IVOMEC® Drench for Sheep, which is formulated specifically for sheep, provides a broader spectrum of efficacy than any other sheep parasite control product.

Kills 122 adult and immature stages of gastrointestinal roundworms

Kills all larval stages of nasal bots

Kills adults and immature lungworms

 

 

Valbazen® Broad Spectrum Dewormer

11.36% Albendazole

Oral suspension for use in cattle and sheep. Effective in the removal and control of liver flukes, tapeworms, stomach worms, intestinal worms and lungworms.

 

Key Facts:

One product controls 4 major groups of parasitic worms - tapeworms, stomach worms, lungworms and liver flukes.

Kills inhibited 4th stage Ostertagia (brown stomach worm) larvae, the most important internal parasite of cattle.

Fits strategic deworming programs.

Special drench gun makes administration fast and easy.

 

 

My comments:

 

The first product, CD-T, is a vaccine and is not used for parasite control. The second product, Valbazen, is an oral dewormer that treats internal parasites. The third product, Ivermectin, is also an oral dewormer that theats internal parasites. All of these products are approved for use in sheep, but none of these products is used for external parasite control. Injectable Ivermectin can be used for external parasite control, but it is not approved for use in sheep.

 

Regards,

nancy

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Hi again Liz,

 

Thanks for the additional information (I have not read your other thread, so I am not aware of your sheep plans).

 

Regarding vaccinating your new sheep (those that haven't previously been vaccinated twice), the CD-T vaccine is to protect sheep from overeating disease and tetanus, and they will require two shots, given 21 to 28 days apart. You could wait until you have all of your lambs before vaccinating the unvaccinated ones, as that would reduce your time spent handling them. However, if you plan to feed concentrates (grain) to the lambs, they should be vaccinated as soon as possible.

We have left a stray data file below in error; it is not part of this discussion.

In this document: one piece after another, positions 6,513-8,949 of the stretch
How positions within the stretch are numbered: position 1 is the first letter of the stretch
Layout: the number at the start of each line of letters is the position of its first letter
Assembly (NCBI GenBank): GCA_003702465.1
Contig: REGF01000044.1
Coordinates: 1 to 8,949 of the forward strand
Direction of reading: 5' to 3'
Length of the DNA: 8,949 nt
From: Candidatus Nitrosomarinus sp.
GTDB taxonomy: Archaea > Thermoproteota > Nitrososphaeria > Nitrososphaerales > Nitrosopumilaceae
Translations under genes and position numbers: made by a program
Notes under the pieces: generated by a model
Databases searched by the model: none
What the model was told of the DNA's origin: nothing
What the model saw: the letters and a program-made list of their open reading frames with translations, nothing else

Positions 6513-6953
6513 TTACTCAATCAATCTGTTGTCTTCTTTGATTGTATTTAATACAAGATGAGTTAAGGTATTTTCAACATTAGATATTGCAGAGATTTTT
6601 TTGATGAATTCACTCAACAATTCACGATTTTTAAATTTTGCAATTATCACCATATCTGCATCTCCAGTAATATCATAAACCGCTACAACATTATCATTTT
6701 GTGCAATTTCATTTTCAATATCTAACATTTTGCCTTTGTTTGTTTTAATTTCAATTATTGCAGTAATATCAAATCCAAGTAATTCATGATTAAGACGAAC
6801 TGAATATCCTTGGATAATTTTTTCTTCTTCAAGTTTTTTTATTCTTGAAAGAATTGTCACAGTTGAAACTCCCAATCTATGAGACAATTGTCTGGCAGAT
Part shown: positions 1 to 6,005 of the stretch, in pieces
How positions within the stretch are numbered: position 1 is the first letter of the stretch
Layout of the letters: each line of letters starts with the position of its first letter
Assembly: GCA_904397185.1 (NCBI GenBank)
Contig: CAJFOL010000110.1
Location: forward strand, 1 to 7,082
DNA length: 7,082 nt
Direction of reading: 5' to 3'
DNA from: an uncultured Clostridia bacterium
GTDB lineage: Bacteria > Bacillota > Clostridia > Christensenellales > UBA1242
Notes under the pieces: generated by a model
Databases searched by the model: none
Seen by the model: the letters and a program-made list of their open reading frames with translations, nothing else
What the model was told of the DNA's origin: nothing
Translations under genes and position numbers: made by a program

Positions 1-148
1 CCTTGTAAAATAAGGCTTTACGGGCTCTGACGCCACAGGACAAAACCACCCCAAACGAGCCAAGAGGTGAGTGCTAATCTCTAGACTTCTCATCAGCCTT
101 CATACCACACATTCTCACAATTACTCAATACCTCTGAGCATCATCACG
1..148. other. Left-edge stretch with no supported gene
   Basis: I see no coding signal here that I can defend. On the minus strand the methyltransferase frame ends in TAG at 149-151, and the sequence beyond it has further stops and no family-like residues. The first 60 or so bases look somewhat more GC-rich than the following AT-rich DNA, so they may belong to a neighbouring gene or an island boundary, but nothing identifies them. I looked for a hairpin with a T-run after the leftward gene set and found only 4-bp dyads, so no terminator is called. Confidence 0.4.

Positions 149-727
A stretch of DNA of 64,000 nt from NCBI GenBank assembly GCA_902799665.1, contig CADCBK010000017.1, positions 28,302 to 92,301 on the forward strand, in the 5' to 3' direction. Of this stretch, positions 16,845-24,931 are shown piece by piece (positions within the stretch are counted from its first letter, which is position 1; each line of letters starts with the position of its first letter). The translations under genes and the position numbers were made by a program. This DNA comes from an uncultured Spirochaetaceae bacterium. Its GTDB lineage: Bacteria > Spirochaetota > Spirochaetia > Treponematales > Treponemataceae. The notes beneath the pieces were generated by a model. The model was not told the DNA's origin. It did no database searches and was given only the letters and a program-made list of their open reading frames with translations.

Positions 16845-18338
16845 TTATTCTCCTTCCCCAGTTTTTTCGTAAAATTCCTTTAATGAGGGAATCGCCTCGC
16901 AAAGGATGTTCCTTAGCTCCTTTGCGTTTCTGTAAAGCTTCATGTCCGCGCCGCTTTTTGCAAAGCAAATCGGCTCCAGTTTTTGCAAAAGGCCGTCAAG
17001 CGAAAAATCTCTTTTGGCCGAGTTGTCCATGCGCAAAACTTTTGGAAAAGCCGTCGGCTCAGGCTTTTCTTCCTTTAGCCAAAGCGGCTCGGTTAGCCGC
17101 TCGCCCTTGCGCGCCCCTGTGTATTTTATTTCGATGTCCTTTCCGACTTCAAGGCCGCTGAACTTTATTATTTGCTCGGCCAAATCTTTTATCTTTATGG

Regarding treating for internal parasites, hopefully the seller will deworm your new sheep just before leaving their farm. This is a common courtesy practice among sheep producers. If they have not recently been dewormed, then you should do so when they arrive.

 

Regarding external parasites, I truly doubt that treatment will be necessary, unless the lambs you are purchasing have lice. Sheep keds are not a common problem, but occasionally sheep are troubled by biting or sucking lice. If this is the case, Ultra Boss would be a good product to use (probably two applications fourteen days apart are sufficient). It should not be necessary to routinely treat your sheep for external parasites, and the "every two weeks" comment for Ultra Boss pertains to fly control in cattle and horses.

 

Regards,

nancy

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Nancy, thank you. I will make sure the little woolies are dewormed before we take them and vaccinated as well. In fact, I expect the seller will invite me over to do it. I've been learning a bit of sheep husbandry there this winter and helped once with deworming. I'll check them over for lice, etc. as well. I'd like for them to arrive as pest free as possible as there have not been farm animals on this land for quite some time so hopefully the pasture can stay clean.

 

Thanks again,

Liz

 

Hi again Liz,

 

Thanks for the additional information (I have not read your other thread, so I am not aware of your sheep plans).

 

Regarding vaccinating your new sheep (those that haven't previously been vaccinated twice), the CD-T vaccine is to protect sheep from overeating disease and tetanus, and they will require two shots, given 21 to 28 days apart. You could wait until you have all of your lambs before vaccinating the unvaccinated ones, as that would reduce your time spent handling them. However, if you plan to feed concentrates (grain) to the lambs, they should be vaccinated as soon as possible.

 

Regarding treating for internal parasites, hopefully the seller will deworm your new sheep just before leaving their farm. This is a common courtesy practice among sheep producers. If they have not recently been dewormed, then you should do so when they arrive.

 

Regarding external parasites, I truly doubt that treatment will be necessary, unless the lambs you are purchasing have lice. Sheep keds are not a common problem, but occasionally sheep are troubled by biting or sucking lice. If this is the case, Ultra Boss would be a good product to use (probably two applications fourteen days apart are sufficient). It should not be necessary to routinely treat your sheep for external parasites, and the "every two weeks" comment for Ultra Boss pertains to fly control in cattle and horses.

 

Regards,

nancy